28 Nov 2015
This content is tagged as Creative NZ .
Tohunga, artists and community leaders have been honoured for their contributions to preserving and helping to secure the future of high-quality ngā toi Māori (Māori arts) at the 2015 Creative New Zealand Te Waka Toi Awards.
Weaving veteran Matekino Lawless, acclaimed artist Lisa Reihana and Māori language expert and advocate Rahera Shortland are among this year’s award recipients.
Established in 1986, the awards are the only national Māori arts awards that celebrate all artforms, recognising leadership, outstanding contribution, excellence and potential in ngā toi Māori.
Renowned tohunga raranga Matekino Lawless, QSM (Ngāti Maniapoto, Ngāti Whawhakia) has received the supreme award for exemplary contribution to ngā toi Māori, Te Tohu Aroha mō Te Arikinui Dame Te Atairangikaahu. Weaving for 60 years, she is a role model whose benchmark is quality. Her skills and expertise continue to be recognised nationally and internationally. She was awarded the Queens Service Medal (QSM) in 1999 and a Creative New Zealand Kingi Ihaka Te Waka Toi Award in 2008 to honour her contribution to the art of weaving.
Te Tohu Toi Kē has been awarded to multi-disciplinary artist Lisa Reihana, MDes, BFA (Ngāpuhi, Ngāti Hine, Ngai Tu) for making a positive difference to ngā toi Māori. Lisa has contributed in powerful ways to multimedia, photography, sculpture and screen culture in Aotearoa. Most recently, Lisa was selected to represent Aotearoa at the prestigious 57th Venice Biennale in 2017, where she will present her acclaimed work In Pursuit of Venus [infected]. She will also take a version of the work to the 12th Festival of Pacific Arts in Guam next year.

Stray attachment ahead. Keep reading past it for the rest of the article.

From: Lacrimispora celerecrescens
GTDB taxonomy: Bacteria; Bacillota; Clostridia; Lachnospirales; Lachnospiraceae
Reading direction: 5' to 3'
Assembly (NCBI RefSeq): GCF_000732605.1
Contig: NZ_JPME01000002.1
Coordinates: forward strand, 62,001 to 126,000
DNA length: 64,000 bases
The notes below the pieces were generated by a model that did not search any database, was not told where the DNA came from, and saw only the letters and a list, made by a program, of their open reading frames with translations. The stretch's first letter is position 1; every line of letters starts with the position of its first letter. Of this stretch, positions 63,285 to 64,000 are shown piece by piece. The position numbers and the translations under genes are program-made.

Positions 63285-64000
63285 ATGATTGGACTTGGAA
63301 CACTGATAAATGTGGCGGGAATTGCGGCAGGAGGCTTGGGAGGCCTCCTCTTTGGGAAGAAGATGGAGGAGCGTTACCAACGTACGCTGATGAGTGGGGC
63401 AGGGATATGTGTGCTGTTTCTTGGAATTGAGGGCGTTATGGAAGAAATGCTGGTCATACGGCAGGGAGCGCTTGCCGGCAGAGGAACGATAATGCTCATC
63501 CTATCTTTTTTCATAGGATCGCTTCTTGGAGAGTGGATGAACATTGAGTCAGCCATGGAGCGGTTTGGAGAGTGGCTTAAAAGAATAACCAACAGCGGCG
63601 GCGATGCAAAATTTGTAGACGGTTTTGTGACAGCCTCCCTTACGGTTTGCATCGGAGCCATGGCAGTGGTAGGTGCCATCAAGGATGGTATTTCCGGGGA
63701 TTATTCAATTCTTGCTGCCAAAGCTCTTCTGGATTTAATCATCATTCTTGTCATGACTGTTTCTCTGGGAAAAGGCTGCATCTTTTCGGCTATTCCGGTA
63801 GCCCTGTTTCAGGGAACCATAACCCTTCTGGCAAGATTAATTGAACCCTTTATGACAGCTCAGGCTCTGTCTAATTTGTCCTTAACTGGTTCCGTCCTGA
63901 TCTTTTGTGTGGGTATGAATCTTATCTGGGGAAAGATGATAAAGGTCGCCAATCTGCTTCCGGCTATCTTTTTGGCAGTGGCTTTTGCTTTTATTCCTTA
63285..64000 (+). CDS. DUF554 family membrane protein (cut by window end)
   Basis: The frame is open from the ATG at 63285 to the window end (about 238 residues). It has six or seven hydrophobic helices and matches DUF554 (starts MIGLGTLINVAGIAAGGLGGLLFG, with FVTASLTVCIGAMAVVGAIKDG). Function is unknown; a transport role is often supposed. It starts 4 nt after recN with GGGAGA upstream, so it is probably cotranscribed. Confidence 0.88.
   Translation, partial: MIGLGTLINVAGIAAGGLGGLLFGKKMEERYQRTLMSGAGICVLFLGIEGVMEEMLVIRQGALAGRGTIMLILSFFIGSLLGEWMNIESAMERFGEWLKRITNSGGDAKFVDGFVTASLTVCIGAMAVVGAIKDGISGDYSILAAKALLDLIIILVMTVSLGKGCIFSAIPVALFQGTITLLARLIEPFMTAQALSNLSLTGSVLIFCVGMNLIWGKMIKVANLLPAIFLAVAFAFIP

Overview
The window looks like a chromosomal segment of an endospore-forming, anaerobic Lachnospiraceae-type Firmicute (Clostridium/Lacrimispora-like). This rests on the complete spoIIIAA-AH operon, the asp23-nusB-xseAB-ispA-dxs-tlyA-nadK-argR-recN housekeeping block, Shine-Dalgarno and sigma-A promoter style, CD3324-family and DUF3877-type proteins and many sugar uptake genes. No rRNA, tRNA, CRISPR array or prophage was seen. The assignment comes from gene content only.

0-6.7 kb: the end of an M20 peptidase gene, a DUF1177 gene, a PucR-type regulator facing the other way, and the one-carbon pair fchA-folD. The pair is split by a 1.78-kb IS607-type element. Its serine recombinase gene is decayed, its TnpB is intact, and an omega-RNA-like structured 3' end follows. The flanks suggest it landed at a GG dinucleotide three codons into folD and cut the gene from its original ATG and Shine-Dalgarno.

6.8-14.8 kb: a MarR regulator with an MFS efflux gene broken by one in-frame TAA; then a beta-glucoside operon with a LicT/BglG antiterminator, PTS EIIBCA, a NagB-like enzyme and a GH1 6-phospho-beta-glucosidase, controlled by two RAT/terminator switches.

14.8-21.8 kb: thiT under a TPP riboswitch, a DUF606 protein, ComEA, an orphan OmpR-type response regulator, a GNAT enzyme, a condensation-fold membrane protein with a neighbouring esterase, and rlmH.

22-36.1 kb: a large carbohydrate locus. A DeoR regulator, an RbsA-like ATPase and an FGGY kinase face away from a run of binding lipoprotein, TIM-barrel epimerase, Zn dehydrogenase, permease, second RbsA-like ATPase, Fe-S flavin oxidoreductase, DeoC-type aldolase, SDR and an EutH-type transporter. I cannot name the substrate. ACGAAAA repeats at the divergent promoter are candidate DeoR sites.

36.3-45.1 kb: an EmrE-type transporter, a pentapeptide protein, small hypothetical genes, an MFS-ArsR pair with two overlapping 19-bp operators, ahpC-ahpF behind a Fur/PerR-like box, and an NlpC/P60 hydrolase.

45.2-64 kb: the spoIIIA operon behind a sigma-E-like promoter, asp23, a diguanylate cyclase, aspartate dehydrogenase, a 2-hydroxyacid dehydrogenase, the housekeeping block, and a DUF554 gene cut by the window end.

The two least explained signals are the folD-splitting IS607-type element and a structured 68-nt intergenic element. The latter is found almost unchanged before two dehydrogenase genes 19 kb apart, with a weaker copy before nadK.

Rahera Wiremu Shortland (Ngāpuhi) has been awarded Te Tohu Aroha mō Ngoi Kumeroa Pewhairangi for her contribution to strengthening and promoting the Māori language. In the past 40 years she has been committed to the revitalisation of Te Reo as an integral part of the everyday lives of Māori people. A long supporter and advocate of Te Ataarangi, she was one of the first adult Māori language Teacher Trainees and started the first Māori Language immersion programme at secondary level in the country.
Kaumātua and kuia who have devoted their lives to strengthening Māori culture through their support of Māori arts were honoured with Ngā Tohu ā Tā Kingi Ihaka.
Image caption: 2015 Te Waka Toi winners. Left to right: Hana-lee Kereru-Wainohu, Lisa Reihana, Kevin Kelland (on behalf of Mapihi Kelland), Huhana Morgan, Te Ariki Morehu, Matekino Lawless, Pareaute Nathan, Karanga Metekingi, Maata Wharehoka. Absent: Rahera Shortland, Mapihi Kelland. Photographer: Andrew Warner.
Senior Communications Adviser, Creative New Zealand
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